FEBRUARY 02, 2015

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Condé Nast Exclusive
Condé Nast Consumer Intelligence & Analytics Tool: Condé Cognition

Condé Cognition is a knowledge bank that houses insightful research reports, articles about consumer behavior and industry best practices under one roof. The database is managed by the Consumer Intelligence & Analytics team and covers over 50 categories. Condé Cognition's archive of nearly 2,000 items is easily searchable and includes consumer statistics for sales and marketing materials, data benchmarks and guidance for research and surveys. In order to gain access to Condé Cognition or if you have any more questions about the database please contact Robyn_Hightower@condenast.com.

Cognition

Culture
Affluent Americans are Active Sports Fans

America's passion for sports was on display again last night as 114.4 million people tuned in to Super Bowl XLIX, making it the biggest audience to watch a television program in U.S. history. And that passion about sports is even more amplified among America's affluents. According to a recent white paper co-authored by Ipsos MediaCT and ESPN, seven of 10 affluent Americans (HHI: $100K+) watched last year's Super Bowl. Three of five affluents attended a sporting event last year and half consider themselves sports fans. This coveted group not only watches from the stands, but the majority of them are participants in sports or exercise activity. With participation comes the need for gearing up. Year-over-year spending on sports equipment is up and the vast majority of affluent households purchased active wear or athletic apparel last year. 

 

So what?

These high-spending, often hard to reach affluent Americans control 74% of American wealth and are continually engaged with Condé Nast properties. According to the latest Ipsos Affluent Doublebase 2014 Study, more than half of CN readers/visitors are sports fans. There are expected pockets of higher concentrations of sports fans with brands such as Golf Digest and GQ, but affluent female readers of Brides, Glamour and SELF are all more likely than the average affluent female population to consider themselves sports fans as well.

> Click here for report
Millennials
Pew Research Center: Millennials Will Overtake Boomers this Year

According to updated Census Bureau projections, 2015 is the year when Millennials will finally outnumber Baby Boomers and become America's largest generation. Millennials (who are currently between the ages of 18-34 as defined by Pew) are set to reach 75.3 million, narrowly surpassing Baby Boomers (51-69). Gen X, which is sandwiched between the Boomers and Millennials and reflects a period when Americans were having fewer children, will include 66 million Americans this year. Immigration is set to add more people to the Millennial generation than the other generations and Pew projects the Millennials to hit their peak in size of 81 million in 2036.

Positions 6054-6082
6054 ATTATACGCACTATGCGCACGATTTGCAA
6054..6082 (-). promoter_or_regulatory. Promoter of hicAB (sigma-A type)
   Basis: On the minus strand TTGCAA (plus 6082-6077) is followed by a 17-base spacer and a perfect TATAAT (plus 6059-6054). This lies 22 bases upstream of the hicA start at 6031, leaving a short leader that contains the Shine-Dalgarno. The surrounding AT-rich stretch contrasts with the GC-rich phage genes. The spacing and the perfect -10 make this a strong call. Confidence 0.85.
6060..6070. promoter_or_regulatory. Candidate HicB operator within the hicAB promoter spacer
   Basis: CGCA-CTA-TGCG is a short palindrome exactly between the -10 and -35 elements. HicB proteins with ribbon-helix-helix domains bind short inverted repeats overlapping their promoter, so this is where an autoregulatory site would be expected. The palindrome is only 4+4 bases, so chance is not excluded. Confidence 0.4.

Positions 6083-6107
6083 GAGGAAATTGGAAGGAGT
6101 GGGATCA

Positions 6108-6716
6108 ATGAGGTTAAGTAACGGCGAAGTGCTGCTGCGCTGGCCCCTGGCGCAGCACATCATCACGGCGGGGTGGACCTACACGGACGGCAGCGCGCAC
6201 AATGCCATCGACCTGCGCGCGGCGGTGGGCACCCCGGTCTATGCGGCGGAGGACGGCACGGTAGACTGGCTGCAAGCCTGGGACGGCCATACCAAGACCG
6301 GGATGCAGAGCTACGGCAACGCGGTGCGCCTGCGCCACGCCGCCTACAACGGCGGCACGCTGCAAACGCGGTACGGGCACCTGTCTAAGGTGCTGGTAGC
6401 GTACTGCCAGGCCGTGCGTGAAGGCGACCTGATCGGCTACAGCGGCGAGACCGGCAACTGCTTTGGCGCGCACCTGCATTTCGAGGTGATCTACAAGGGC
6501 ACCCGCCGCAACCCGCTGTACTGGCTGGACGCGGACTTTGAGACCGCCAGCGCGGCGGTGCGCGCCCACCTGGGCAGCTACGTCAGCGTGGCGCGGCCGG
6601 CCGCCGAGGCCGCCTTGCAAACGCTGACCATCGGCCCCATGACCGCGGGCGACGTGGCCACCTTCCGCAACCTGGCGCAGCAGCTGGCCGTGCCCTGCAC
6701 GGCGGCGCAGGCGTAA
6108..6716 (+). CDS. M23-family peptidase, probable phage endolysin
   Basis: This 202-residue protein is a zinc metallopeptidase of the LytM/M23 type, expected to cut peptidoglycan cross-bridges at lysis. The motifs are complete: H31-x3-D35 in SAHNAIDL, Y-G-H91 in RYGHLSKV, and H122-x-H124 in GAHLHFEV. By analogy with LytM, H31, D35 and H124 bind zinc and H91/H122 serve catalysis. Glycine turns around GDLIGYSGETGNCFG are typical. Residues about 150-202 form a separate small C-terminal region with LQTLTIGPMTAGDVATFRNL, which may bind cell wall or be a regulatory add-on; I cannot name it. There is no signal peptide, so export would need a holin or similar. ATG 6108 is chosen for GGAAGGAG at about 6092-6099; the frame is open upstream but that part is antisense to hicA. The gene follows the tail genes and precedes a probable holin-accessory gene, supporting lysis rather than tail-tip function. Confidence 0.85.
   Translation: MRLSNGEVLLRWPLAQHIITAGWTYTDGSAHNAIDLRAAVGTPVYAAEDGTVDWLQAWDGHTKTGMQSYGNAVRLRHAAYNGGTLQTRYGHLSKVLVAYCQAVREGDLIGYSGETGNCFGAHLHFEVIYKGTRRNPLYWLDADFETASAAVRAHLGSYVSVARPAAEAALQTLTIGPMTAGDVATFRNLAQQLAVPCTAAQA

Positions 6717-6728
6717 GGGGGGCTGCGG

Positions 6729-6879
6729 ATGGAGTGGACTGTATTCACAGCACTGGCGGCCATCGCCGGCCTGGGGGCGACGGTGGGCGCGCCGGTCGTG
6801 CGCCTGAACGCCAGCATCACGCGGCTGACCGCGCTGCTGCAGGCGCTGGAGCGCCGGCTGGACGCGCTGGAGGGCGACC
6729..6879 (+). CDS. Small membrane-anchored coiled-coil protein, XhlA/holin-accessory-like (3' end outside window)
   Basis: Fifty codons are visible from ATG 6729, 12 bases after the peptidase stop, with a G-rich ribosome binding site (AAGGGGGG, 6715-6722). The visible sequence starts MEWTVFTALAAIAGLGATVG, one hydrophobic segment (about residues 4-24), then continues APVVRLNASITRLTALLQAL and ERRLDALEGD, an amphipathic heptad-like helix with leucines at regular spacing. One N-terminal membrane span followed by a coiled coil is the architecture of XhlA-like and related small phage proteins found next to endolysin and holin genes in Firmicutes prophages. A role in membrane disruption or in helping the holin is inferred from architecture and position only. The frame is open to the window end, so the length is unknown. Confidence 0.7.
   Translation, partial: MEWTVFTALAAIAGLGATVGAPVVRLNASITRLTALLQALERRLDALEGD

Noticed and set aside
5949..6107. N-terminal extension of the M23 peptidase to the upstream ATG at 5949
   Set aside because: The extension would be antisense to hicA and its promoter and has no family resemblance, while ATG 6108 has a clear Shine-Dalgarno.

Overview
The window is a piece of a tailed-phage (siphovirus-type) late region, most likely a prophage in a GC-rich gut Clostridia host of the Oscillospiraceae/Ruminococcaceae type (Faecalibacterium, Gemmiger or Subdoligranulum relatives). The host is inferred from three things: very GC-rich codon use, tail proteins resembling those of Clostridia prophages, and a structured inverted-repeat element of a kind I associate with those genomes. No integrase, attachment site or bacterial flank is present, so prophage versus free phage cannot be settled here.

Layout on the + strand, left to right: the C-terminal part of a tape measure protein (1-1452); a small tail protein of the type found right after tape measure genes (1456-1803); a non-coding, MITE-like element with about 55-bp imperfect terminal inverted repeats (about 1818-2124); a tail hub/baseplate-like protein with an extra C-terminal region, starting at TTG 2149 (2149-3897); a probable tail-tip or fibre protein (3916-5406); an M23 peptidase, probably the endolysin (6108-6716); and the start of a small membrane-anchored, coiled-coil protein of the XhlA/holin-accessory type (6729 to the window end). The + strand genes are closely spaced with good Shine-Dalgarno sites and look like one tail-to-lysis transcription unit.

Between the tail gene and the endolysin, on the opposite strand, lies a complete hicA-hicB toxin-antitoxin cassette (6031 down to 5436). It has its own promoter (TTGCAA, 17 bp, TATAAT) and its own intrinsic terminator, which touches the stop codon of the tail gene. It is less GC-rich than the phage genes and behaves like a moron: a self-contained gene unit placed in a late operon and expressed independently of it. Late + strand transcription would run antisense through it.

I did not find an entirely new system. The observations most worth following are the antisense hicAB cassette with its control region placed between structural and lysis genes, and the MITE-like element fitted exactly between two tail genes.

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So what?

There has been no shortage of literature on the size and importance of Millennial consumers, but this update from Pew represents quite a milestone. Furthermore, Millennials are entering their prime spending years. They will continue to be sought after by advertisers across a range of categories. If an advertiser seeks affluent Millennials, there are few options better than Condé Nast. According to comScore, Condé Nast Digital reaches more affluent Millennials online than any other lifestyle property.

> Click here for report
Retail/Shopping/Commerce
How Digital Has Transformed the Path to Purchase, and What It Means for Retailers

The advent of digital, and especially mobile, fundamentally altered the traditional path to purchase by allowing consumers to easily obtain information about products and make purchases, wherever and whenever they want. In an article published in the Journal of Advertising Research, comScore explores some of these changes and their implications for marketers. It particularly focuses on the impact of smartphones, and highlights the fact that mobile is responsible for 60% of the time spent on retail websites, but just 12% of all digital spending on retail. comScore recommends that retailers alter their organizational structure to eliminate the silos that have prevented some retailers from presenting a seamless experience across channels and leverage their ability to communicate with omni-channel shoppers to support purchase decisions both in-store and online. Additionally, retailers need to leverage analytics and testing to better understand consumer behaviors and link online exposure to in-store buying.

So what?

Through their work with Condé Nast, retailers have multiple ways to support the omni-channel path to purchase. First, they are able to advertise across digital and print to reach consumers in various locations, times and state-of-mind. Additionally, they have the opportunity to leverage our deep understanding of our readers’ interests and behaviors to tailor better experiences to them.

> Click here for report
Quick Takes
comScore: Smartphones Used More Than Other Devices in the Morning; PC Used Most Often During Daytime and Tablet in the Evening
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Source: comScore
Facebook Generated $9 in Revenue Per User in the U.S. & Canada During Final Quarter of 2014
Facebook_revenue_per_user

Source: Facebook
Apple Significantly Closed the Global Smartphone Gap with Samsung During the Past Year
Smartphone_shipments_q4_2014

Source: IDC
Condé Nast
Feedback, questions, ideas for future issues? Please contact:

Phil Paparella
Condé Nast Research & Insights | Associate Director
1166 6th Avenue, 14th fl. | NY, NY 10036 | office 212.790.6044 | philip_paparella@condenast.com

Contributors:
Tamar Rimmon | Senior Manager, Digital Analytics
Robyn Hightower | Manager, Research & Insights